Adapting to climate change is often painted as painful. But the reality is perhaps more mixed. While putting in flood defenses does cost money—as New York’s $20 billion climate plan shows—other spending has benefits, and aligns with things cities want to do anyway.
To see why read a new report from the Carbon Disclosure Project and C40, which represents cities worldwide. It looks at 110 cities, and reports on the some of the happier results of taking climate change seriously, from energy savings to cleaner air.
"Our conclusions serve to underscore the link between acting to mitigate climate change and the broader economic, social, and environmental benefits that can accrue to cities as a result," it says.
The bad news is that cities see climate change as an increasing threat. Almost half (48%) describe the risks (heat waves, droughts, flooding) as both "near-term" and "serious/extremely serious". Nearly all the cities (98%) describe the issue as a long-term challenge, for example limiting their ability to attract business investment.
But, at the same time, many cities are seeing savings from cutting carbon. The 110 cities report a total $40 million in savings annually, with about half of that (54%) coming from efficiency measures. A quarter comes from three actions alone: reducing energy demand from public buildings, updating city fleets, and using better lighting.
Sydney is a good example in the last category. In the next few years, it plans to replace 6,450 conventional lights with L.E.D.s, with a expected saving of $800,000 a year, and a 70% drop in greenhouse gas emissions. Another example: Los Angeles is retrofitting 4,400 traffic signals and more than 100,000 streetlights, with a projected benefit of $11 million annually.
The report argues that adapting to climate change makes cities more attractive to business. More than 90% of the cities surveyed believe that "working to combat climate change will result in economic opportunities".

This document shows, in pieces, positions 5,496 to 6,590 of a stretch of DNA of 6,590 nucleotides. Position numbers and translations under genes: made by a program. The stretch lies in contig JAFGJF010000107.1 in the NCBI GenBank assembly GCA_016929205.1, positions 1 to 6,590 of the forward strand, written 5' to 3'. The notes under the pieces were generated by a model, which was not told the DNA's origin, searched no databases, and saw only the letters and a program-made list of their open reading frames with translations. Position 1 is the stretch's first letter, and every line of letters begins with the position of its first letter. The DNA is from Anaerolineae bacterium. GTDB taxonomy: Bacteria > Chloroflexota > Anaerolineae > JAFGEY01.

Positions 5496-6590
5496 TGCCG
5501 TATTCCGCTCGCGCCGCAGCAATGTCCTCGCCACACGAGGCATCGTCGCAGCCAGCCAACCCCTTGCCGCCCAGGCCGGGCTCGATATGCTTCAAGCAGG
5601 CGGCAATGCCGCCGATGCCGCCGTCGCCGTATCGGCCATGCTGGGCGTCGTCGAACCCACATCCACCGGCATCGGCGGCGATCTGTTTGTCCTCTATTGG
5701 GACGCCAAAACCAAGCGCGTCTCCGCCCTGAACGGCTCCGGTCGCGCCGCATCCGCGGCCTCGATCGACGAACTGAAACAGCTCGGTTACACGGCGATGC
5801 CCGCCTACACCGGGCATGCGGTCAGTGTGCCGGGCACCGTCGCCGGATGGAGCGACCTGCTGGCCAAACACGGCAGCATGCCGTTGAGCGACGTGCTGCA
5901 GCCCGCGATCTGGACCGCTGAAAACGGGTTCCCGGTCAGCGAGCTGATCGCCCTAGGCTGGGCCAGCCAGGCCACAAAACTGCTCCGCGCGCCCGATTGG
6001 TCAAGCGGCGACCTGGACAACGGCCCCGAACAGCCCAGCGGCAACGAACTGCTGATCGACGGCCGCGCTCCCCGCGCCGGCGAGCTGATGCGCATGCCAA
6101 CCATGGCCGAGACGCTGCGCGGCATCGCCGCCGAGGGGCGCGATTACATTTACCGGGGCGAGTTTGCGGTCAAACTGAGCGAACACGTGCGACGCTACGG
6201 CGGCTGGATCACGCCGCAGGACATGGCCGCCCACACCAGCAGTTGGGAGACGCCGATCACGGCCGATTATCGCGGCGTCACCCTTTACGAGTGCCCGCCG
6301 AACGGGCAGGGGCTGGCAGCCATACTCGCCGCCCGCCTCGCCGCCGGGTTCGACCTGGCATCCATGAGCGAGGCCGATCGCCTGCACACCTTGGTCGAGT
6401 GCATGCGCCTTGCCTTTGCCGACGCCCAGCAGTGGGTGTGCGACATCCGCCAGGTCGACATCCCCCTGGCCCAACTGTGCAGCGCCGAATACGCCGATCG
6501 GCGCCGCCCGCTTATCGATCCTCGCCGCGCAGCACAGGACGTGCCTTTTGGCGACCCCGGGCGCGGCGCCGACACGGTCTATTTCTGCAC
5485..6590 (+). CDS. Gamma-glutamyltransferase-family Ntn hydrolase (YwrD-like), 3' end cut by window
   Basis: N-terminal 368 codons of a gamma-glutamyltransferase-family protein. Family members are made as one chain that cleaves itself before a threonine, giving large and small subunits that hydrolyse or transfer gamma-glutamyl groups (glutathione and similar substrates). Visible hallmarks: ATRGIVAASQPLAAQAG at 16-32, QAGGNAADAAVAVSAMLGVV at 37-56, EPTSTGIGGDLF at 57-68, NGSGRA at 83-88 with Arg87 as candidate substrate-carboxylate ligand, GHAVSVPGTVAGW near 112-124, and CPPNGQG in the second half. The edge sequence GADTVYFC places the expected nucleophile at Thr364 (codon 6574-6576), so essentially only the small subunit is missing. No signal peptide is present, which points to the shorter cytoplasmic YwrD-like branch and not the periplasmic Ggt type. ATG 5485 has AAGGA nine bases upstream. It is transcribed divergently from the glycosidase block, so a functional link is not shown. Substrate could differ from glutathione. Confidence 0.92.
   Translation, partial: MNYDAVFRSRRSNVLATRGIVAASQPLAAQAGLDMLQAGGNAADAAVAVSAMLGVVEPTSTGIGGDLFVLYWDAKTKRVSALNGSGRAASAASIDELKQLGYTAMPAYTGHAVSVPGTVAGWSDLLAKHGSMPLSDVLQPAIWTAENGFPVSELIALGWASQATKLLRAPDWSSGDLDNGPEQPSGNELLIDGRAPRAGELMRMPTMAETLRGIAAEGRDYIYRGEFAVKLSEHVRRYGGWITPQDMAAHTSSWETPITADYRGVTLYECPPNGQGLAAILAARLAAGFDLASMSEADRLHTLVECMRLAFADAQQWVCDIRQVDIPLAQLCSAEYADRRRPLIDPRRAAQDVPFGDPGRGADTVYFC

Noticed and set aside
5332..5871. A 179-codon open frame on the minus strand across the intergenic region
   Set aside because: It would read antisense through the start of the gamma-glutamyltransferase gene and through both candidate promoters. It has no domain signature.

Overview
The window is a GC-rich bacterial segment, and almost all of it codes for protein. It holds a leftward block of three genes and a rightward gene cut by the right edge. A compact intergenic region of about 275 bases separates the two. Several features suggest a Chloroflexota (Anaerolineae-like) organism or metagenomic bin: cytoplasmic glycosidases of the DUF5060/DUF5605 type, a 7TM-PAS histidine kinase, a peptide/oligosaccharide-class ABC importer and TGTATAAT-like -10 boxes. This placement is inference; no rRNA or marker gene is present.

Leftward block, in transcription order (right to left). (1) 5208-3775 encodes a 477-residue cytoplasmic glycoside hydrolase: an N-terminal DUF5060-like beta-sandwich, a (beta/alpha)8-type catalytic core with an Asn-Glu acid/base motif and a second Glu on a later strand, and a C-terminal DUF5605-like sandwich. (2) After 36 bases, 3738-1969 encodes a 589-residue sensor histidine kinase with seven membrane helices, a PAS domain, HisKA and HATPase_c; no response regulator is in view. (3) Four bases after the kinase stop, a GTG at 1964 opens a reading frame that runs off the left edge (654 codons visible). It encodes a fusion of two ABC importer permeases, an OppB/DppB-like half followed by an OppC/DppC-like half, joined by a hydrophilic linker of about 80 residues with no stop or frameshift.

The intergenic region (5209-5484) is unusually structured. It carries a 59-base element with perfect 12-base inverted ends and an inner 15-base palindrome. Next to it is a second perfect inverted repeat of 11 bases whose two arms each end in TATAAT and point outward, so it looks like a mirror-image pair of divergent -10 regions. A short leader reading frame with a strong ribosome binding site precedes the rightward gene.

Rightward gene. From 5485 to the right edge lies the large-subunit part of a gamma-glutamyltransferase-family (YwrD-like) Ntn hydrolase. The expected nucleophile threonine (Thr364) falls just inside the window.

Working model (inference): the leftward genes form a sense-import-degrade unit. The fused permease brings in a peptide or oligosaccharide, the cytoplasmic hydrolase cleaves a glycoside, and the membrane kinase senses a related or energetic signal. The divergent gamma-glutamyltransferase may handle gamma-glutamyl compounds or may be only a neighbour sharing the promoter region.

"Nearly every reporting city this year understands that climate change action creates economic opportunities—a powerful rebuke to constituencies that associate climate action with economic harm." The report says that 62% of emissions reduction activities have potential to bring in investment.
Finally, the report argues that adaption also makes for healthier places. It points, for example, at what Chicago is doing to close two nearby coal-fired power plants. Such action reduces carbon emissions, but also improves the city’s air quality. Likewise, investments in walking and cycling over expanding access to cars.
American cities have a long way to go, in international terms. The report analyzes how cities generate in wealth per tonne of greenhouse gas emitted. Not surprisingly, North American metros come off badly, at $5,500 per tonne. European cities have double the economic output for the same volume of pollution, with cities like Seoul, Tokyo and Buenos Aires, in between.
Still, the overall tone is hopeful. While there’s a hell of a job to do, there’s reason to imagine that it might have long-term economic and social benefits.